When someone is selling a coin, on the other hand, this means that someone is trying to get money very quickly from unfussy, unsophisticated investors who are grateful for the chance to get in on the ground floor of the “next big thing.”
Because they’re unsophisticated, in consideration they do not insist upon, and therefore do not receive, any rights in the business which those funds build in return (e.g. equity, interest, or a share in the profits).
I repeat: someone selling you a coin is bootstrapping their business with your money, and may very well be giving you jack squat – no stake – in their business in return.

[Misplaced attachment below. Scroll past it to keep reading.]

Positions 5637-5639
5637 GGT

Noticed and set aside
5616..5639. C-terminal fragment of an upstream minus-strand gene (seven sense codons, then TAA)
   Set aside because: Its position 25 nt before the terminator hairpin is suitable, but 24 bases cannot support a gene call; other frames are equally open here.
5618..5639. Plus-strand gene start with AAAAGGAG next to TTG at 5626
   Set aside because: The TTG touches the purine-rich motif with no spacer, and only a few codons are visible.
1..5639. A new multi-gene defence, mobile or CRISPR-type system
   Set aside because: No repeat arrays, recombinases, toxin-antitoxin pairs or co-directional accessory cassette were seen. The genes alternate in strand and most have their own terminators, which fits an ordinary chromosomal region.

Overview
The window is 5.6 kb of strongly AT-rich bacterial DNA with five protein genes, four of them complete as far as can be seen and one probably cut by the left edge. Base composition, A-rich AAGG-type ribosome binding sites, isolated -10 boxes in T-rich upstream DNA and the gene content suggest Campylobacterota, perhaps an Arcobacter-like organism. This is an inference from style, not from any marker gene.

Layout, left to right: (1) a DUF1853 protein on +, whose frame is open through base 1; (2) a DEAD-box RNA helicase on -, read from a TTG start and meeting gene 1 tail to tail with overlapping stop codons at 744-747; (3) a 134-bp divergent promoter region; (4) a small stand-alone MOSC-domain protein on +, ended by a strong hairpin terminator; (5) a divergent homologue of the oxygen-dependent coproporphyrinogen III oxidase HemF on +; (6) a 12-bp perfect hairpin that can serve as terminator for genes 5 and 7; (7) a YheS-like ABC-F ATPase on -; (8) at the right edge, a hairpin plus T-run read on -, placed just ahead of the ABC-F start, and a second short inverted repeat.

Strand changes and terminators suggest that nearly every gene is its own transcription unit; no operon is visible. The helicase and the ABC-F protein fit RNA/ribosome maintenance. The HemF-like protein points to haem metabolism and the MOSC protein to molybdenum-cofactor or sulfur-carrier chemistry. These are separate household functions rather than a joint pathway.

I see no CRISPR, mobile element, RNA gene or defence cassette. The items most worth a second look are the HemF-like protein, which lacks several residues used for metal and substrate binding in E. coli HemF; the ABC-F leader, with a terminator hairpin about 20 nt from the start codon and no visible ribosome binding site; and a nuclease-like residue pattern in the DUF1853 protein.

Experience shows that unsophisticated investors are not particularly aware of how badly they’re treated by promoters of these ICOs or similar schemes.
5) Ignoring the law doesn’t mean it doesn’t exist
This, of course, is questionable from a legal perspective. Its questionableness would be more obvious if the coin-sellers were to promise a security and give you nothing in return; you could take your fake share certificate or fake secured loan to a lawyer, who could undertake some inquiries, and tell you whether the document were genuine/enforceable or not.
Turn a fake “share” into a “coin,” however, and suddenly all bets are off? I don’t think so – and I don’t think regulators such as the UK FCA or the Securities and Exchange Commission think so either although, for reasons known only to God, they have so far failed to drop the flaming hammer of justice on these schemes.